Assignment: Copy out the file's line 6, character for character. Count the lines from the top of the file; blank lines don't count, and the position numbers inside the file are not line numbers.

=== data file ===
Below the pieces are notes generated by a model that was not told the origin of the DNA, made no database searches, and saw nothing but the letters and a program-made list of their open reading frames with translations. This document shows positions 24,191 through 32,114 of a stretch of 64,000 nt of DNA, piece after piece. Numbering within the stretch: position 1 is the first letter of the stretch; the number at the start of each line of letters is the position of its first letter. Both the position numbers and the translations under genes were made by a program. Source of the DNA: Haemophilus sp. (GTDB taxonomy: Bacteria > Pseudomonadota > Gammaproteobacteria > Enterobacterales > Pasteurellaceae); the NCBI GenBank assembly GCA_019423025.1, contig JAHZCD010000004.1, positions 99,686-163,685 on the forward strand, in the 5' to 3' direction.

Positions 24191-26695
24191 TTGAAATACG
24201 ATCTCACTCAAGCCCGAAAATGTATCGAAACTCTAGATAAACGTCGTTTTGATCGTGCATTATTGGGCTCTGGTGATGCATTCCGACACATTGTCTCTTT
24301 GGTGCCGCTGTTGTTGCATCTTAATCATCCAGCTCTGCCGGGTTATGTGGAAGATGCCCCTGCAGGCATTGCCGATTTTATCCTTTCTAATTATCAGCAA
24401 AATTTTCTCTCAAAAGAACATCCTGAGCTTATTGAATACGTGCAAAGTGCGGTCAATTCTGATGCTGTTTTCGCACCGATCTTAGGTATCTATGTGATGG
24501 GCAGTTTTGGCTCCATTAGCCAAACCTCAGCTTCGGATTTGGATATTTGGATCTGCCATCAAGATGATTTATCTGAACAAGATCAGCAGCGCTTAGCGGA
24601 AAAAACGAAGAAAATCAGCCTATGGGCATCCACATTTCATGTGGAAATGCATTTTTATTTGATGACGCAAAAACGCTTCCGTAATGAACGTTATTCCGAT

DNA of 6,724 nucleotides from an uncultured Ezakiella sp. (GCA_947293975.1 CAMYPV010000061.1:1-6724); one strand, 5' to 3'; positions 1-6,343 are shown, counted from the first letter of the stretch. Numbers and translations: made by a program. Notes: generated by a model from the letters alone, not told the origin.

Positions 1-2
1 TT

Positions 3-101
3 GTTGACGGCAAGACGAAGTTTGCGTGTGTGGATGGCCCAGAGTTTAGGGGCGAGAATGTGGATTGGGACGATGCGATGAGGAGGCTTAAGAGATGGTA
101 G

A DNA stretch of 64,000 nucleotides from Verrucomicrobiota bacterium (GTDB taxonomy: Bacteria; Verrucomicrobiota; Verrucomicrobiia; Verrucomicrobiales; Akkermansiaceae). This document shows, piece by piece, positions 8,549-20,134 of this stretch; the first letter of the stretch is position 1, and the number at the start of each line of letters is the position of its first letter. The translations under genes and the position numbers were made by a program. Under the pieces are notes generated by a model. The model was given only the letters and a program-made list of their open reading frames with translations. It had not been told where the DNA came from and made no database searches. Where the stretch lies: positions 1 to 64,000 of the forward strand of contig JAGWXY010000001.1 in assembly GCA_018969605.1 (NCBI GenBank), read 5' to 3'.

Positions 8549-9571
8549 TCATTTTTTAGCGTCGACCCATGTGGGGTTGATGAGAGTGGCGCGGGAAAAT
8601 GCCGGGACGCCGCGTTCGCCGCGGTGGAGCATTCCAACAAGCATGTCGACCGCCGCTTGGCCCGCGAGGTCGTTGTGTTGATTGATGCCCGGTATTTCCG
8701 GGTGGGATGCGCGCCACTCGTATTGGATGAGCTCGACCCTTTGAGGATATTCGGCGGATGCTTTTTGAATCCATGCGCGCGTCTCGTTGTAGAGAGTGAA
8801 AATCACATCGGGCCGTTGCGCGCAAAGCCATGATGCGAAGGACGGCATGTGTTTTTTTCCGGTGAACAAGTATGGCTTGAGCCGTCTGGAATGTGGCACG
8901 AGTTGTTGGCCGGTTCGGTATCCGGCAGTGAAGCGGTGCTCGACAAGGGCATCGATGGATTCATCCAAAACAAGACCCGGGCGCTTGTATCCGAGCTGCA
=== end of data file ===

24401 AATTTTCTCTCAAAAGAACATCCTGAGCTTATTGAATACGTGCAAAGTGCGGTCAATTCTGATGCTGTTTTCGCACCGATCTTAGGTATCTATGTGATGG